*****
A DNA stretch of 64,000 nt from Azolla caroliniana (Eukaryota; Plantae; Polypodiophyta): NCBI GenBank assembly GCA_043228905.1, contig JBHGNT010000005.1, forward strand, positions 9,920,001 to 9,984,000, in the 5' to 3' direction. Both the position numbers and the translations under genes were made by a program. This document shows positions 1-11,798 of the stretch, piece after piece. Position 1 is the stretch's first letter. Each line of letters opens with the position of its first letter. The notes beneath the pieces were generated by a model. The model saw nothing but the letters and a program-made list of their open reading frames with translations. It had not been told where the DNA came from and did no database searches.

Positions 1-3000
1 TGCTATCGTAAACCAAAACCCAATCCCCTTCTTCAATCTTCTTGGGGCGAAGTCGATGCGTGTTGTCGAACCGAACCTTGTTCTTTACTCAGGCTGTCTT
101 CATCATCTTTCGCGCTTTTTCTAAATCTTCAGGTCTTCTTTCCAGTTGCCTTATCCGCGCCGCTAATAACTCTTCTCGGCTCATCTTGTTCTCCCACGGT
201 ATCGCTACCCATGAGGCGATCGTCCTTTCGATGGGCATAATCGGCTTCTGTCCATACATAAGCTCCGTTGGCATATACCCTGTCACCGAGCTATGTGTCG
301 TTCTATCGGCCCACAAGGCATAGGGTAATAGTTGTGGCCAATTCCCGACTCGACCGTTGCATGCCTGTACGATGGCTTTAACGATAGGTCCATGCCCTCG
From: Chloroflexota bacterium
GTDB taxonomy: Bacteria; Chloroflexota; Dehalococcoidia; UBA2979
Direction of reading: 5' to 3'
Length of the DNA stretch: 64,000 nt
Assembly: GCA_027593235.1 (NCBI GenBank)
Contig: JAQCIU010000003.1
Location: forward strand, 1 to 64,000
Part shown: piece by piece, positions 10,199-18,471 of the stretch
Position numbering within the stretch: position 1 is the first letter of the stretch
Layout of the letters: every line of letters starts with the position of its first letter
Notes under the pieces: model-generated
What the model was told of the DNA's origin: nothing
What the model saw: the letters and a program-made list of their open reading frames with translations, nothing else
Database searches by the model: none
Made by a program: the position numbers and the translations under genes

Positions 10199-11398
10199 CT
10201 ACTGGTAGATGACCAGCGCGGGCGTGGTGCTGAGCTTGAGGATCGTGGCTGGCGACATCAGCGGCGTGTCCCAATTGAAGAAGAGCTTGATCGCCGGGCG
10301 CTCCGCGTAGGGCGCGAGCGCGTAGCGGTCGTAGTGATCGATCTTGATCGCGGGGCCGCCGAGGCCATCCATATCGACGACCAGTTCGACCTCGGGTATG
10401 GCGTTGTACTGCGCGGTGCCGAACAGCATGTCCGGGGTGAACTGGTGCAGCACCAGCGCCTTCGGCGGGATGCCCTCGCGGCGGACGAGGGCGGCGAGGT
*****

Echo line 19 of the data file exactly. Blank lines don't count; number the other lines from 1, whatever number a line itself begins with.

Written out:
What the model saw: the letters and a program-made list of their open reading frames with translations, nothing else